Hospital bugs reached an all-time high in NHS hospitals in 2010/11 according to official figures, nearly doubling from 2008/09.
The number of hospital acquired infections has risen from 22,488 in 2008/9 to 42,712 in the past 24 months. In 1998/99 just 335 cases were reported.
Hospital bugs are spreading because of poor hygiene on NHS wards.
The figures, from the NHS Information Centre, cover all hospital infections including MRSA, C. difficile, and other illnesses like E.coli and norovirus.
Hospital-acquired infections lead to extended stays in hospitals of around a month, and last year patients suffering from the bugs took up almost 800,000 NHS beds.
Many people are now considering private medical insurance as an alternative to staying on an NHS ward.
The Health Protection Agency recently announced that there have been 244 confirmed outbreaks of norovirus in NHS hospitals since the beginning of October.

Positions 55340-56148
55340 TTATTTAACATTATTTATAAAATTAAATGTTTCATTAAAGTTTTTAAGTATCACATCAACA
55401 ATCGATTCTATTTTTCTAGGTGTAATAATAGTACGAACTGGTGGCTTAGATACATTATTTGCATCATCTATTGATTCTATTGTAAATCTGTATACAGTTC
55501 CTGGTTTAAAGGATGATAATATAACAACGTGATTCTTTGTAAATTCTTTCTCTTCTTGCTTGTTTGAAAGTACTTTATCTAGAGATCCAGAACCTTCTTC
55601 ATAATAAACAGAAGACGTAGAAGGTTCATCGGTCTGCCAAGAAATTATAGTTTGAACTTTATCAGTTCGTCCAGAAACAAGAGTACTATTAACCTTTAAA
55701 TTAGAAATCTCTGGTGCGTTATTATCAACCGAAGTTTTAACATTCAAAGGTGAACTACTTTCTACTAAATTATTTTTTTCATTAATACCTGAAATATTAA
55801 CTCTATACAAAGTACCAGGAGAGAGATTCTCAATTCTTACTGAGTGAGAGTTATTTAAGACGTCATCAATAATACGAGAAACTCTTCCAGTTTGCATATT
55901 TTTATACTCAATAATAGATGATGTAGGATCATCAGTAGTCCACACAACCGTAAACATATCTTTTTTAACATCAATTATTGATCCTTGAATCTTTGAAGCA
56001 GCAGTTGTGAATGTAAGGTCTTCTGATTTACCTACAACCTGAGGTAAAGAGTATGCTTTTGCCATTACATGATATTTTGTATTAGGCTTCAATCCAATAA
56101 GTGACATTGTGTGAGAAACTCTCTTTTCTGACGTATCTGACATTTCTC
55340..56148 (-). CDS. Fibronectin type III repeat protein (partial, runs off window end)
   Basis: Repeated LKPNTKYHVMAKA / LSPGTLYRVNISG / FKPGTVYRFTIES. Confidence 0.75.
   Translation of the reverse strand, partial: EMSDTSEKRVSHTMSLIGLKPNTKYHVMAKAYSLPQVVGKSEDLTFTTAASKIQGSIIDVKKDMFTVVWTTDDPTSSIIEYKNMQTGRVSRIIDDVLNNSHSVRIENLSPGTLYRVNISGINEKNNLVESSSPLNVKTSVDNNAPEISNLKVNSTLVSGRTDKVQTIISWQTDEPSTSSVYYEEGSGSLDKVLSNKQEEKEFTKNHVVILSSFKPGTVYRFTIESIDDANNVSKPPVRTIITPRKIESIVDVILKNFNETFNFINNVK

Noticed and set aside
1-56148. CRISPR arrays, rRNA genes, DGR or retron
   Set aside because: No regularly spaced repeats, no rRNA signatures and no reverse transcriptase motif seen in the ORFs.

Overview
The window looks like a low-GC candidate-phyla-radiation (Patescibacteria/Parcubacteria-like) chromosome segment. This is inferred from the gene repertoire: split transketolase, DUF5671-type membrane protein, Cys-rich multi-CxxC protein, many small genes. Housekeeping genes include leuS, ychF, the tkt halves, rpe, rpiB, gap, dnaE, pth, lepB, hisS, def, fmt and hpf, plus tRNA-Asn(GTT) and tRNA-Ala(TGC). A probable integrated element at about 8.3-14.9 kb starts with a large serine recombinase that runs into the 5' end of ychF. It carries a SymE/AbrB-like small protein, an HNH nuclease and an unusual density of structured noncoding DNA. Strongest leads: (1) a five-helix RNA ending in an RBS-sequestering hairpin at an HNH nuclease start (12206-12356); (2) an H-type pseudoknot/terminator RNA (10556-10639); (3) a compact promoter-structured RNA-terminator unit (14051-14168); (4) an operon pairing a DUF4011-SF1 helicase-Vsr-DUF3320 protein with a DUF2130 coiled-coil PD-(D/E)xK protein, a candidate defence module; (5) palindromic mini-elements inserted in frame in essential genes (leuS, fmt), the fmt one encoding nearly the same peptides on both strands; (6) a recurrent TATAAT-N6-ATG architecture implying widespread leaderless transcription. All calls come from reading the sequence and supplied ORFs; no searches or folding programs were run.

Poor hygiene on the wards is thought to be the cause of the dramatic increase in hospital bugs. Epidemiologist Dr Mark Enright, of London’s Imperial College, said:
‘If you are a nurse on a busy ward at night you can’t always change gloves between patients so you will always get a measure of bacteria transmission.’
In 2011 compensation payments to the victims of hospital-acquired infections reached more than £6million. When the legal costs are added in the total bill to the NHS came to more than £10million.
A Department of Health spokesperson said: 'These figures are misleading. The NHS has got better and better at tackling hospital infections'.
However, many people are now turning to private medical insurance in order to avoid contracting a hospital bug from an NHS ward.
Private medical insurance gives you the choice of being treated in a private hospital, in your own room with ensuite facilities. Private healthcare providers like Spire are renowned for excellent hygiene standards and a very low rate of hospital acquired infections.
Choose a private hospital with our online database and compare health insurance quotes online to help you avoid NHS superbugs.
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